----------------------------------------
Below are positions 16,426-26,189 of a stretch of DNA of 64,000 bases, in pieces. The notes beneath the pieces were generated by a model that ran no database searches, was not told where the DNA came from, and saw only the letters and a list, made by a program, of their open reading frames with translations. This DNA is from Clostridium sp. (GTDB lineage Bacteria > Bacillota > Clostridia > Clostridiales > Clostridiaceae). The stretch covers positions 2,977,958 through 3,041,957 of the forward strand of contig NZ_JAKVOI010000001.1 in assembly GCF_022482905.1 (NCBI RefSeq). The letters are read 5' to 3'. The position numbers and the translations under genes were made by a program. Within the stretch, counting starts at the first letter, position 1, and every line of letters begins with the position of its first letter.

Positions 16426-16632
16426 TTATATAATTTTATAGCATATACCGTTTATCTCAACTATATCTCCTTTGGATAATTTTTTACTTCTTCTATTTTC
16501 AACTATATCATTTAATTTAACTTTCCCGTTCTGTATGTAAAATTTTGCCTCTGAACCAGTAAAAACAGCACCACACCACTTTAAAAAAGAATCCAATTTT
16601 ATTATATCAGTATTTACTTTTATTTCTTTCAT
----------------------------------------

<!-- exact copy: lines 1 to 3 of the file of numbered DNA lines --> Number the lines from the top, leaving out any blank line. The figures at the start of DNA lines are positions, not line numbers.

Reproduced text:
Below are positions 16,426-26,189 of a stretch of DNA of 64,000 bases, in pieces. The notes beneath the pieces were generated by a model that ran no database searches, was not told where the DNA came from, and saw only the letters and a list, made by a program, of their open reading frames with translations. This DNA is from Clostridium sp. (GTDB lineage Bacteria > Bacillota > Clostridia > Clostridiales > Clostridiaceae). The stretch covers positions 2,977,958 through 3,041,957 of the forward strand of contig NZ_JAKVOI010000001.1 in assembly GCF_022482905.1 (NCBI RefSeq). The letters are read 5' to 3'. The position numbers and the translations under genes were made by a program. Within the stretch, counting starts at the first letter, position 1, and every line of letters begins with the position of its first letter.

Positions 16426-16632
16426 TTATATAATTTTATAGCATATACCGTTTATCTCAACTATATCTCCTTTGGATAATTTTTTACTTCTTCTATTTTC